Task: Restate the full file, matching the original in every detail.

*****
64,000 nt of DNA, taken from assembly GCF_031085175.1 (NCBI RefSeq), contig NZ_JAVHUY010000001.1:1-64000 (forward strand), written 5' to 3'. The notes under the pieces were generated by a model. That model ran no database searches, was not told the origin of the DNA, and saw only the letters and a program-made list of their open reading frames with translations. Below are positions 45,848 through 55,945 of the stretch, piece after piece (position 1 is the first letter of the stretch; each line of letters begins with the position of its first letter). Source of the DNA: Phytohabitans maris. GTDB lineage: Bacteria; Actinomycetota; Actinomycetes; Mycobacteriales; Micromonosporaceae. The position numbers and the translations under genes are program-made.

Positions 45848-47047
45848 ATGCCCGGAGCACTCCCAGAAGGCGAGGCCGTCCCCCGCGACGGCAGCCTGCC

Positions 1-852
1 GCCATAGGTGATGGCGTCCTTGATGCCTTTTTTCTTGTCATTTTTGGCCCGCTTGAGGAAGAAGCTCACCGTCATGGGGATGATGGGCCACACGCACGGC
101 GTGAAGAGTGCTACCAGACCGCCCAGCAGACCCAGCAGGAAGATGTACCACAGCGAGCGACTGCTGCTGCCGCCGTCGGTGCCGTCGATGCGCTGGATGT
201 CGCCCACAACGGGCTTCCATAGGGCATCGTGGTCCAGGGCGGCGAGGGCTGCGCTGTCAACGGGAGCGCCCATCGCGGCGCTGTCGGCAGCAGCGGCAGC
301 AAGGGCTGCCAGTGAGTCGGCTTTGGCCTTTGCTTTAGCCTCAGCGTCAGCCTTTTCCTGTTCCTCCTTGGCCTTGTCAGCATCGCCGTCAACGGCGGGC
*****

64,000 nt of DNA, taken from assembly GCF_031085175.1 (NCBI RefSeq), contig NZ_JAVHUY010000001.1:1-64000 (forward strand), written 5' to 3'. The notes under the pieces were generated by a model. That model ran no database searches, was not told the origin of the DNA, and saw only the letters and a program-made list of their open reading frames with translations. Below are positions 45,848 through 55,945 of the stretch, piece after piece (position 1 is the first letter of the stretch; each line of letters begins with the position of its first letter). Source of the DNA: Phytohabitans maris. GTDB lineage: Bacteria; Actinomycetota; Actinomycetes; Mycobacteriales; Micromonosporaceae. The position numbers and the translations under genes are program-made.

Positions 45848-47047
45848 ATGCCCGGAGCACTCCCAGAAGGCGAGGCCGTCCCCCGCGACGGCAGCCTGCC

Positions 1-852
1 GCCATAGGTGATGGCGTCCTTGATGCCTTTTTTCTTGTCATTTTTGGCCCGCTTGAGGAAGAAGCTCACCGTCATGGGGATGATGGGCCACACGCACGGC
101 GTGAAGAGTGCTACCAGACCGCCCAGCAGACCCAGCAGGAAGATGTACCACAGCGAGCGACTGCTGCTGCCGCCGTCGGTGCCGTCGATGCGCTGGATGT
201 CGCCCACAACGGGCTTCCATAGGGCATCGTGGTCCAGGGCGGCGAGGGCTGCGCTGTCAACGGGAGCGCCCATCGCGGCGCTGTCGGCAGCAGCGGCAGC
301 AAGGGCTGCCAGTGAGTCGGCTTTGGCCTTTGCTTTAGCCTCAGCGTCAGCCTTTTCCTGTTCCTCCTTGGCCTTGTCAGCATCGCCGTCAACGGCGGGC